Australian businesses will need to find efficiencies and cut operating costs as interest rates rise, amid the growing cost of living, and a price hike for goods and services by business owners may cost them clients and customers.

The Reserve Bank’s decision to lift interest rates by 25 basis points in early May, raising the official cash rate to 0.35 per cent will impact business margins, particularly small to medium businesses with high debt and low capital.

The natural reflex for businesses is to raise prices to even out the balance sheet, which would be fine in a more buoyant economy but the rising fuel prices, and cost of living already has many scrambling to find ways of cutting costs including their current expenditure.

Below are a few tips for businesses to salvage shrinking margins, without imposing a price hike on customers and clients:

  • Improve productivity and efficiency: Now is the time to review processes and output and look at ways to improve or streamline your operations, such as automation of processes including business software.
  • Strategically cutting costs: Review your current service providers and contracts such as telecommunications and internet providers, commercial property leases and service contracts, and compare the current market. But be mindful not to cut marketing spend or communications capabilities which could cost you business in the long term.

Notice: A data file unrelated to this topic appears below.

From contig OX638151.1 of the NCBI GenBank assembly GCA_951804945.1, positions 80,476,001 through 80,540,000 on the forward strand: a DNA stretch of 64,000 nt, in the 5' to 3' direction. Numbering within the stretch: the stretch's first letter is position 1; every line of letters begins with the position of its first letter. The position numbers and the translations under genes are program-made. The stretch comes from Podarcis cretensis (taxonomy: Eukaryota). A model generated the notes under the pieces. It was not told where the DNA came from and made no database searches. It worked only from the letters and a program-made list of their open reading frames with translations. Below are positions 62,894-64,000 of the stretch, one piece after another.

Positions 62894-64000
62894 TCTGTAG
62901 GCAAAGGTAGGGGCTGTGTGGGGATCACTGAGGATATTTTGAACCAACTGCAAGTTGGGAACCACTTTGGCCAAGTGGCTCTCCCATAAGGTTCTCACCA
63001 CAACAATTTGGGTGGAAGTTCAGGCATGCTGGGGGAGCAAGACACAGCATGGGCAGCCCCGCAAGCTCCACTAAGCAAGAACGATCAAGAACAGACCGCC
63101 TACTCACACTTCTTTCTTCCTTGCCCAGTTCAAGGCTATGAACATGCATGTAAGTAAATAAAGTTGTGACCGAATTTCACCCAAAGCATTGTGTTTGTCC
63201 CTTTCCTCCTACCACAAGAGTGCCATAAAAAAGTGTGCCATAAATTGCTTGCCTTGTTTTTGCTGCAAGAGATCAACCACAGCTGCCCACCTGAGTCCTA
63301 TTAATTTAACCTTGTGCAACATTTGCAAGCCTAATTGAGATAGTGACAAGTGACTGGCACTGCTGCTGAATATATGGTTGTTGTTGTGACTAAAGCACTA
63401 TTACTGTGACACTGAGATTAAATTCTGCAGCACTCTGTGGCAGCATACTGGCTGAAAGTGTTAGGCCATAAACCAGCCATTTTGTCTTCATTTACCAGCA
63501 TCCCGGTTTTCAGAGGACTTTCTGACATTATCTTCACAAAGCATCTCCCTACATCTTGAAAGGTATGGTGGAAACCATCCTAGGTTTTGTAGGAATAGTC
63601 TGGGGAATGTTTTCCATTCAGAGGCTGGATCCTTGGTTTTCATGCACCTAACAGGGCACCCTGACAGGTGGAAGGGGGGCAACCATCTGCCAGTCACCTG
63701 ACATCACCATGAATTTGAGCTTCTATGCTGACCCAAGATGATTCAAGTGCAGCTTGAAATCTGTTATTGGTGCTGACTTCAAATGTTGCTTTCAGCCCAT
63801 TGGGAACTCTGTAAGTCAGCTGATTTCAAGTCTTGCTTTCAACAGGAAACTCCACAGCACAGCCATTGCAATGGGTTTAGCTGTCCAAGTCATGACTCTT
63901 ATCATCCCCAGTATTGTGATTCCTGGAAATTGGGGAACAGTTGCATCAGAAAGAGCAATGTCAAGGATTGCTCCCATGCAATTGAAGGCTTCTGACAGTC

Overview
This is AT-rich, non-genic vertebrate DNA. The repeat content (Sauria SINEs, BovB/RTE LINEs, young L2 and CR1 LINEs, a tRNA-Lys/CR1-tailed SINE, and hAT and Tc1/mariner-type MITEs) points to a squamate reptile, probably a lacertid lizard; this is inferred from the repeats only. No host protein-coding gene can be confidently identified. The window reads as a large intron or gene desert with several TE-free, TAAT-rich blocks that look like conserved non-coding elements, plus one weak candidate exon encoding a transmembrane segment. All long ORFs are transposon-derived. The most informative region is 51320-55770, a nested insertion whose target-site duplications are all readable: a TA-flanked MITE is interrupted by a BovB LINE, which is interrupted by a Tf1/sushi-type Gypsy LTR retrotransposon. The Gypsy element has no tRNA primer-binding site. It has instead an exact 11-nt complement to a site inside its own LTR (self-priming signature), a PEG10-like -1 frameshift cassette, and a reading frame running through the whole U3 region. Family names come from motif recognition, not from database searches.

• Revisit your banking and financial products needs: Look beyond your short-term needs and make sure that the interest rate on your business loans is competitive and weigh the benefits of variable and fixed rates.
  • Develop a pricing strategy: Rather than a price increase, look at ways you can leverage or bundle your existing goods and services, It could be cheaper for your business to offer a discount on upfront or prompt payments, rather than maintain an overdraft which accrues higher interest rates.
  • Consider your supply chain: Overseas markets are volatile at the moment, consider reducing risks by finding a domestic supplier which could also slash the costs of freight and storage.
  • Review your workforce: The labour market is competitive, and you want to keep talented staff but consider offering flexible work arrangements, offering nine-day fortnights rather than pay increases, and looking for training and development opportunities, particularly those that are subsidised by government.

It is always healthy for businesses to review their operations and financial position and seek strong advice to ensure that you and your team are making strategic choices that will benefit both the business and the people working in it.

For businesses that have a lot of cash on their books, now is the time to review the interest rate on your savings account and make sure your financial institution is giving you a decent rate of return, it should work both ways.